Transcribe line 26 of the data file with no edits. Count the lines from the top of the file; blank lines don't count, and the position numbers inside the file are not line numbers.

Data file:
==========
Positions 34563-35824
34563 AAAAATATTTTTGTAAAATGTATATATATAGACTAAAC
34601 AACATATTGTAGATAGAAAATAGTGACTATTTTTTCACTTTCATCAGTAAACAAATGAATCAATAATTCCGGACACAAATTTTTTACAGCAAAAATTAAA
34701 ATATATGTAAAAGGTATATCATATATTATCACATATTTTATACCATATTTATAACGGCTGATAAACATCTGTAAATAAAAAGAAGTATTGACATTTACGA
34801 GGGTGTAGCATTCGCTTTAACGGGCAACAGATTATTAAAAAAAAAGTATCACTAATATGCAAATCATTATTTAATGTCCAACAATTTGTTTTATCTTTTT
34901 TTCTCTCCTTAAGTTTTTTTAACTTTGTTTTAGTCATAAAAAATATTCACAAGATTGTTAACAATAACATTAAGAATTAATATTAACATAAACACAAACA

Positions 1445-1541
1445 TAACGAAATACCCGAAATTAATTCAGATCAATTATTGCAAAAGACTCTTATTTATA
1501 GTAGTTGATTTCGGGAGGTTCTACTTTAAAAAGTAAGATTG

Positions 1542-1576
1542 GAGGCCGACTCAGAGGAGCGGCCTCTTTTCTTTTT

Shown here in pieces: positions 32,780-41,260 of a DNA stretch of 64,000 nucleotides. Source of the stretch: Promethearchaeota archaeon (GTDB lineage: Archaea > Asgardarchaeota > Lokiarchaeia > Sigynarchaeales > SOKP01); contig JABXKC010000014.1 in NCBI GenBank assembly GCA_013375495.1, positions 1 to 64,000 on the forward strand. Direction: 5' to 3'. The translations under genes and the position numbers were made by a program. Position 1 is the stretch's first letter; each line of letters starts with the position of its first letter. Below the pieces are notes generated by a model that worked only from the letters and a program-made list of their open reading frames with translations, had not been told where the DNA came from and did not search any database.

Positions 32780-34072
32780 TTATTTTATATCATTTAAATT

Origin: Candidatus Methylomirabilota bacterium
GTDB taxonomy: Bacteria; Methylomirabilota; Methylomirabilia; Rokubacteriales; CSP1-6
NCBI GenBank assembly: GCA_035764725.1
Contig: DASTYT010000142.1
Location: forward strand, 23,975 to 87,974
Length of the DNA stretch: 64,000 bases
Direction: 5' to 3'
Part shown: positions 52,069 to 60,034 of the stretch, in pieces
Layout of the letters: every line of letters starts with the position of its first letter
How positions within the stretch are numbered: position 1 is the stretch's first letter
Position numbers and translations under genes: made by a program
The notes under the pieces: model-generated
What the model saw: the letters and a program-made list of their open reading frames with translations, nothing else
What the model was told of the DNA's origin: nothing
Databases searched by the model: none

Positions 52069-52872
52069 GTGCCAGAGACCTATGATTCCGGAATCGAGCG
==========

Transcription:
The notes under the pieces: model-generated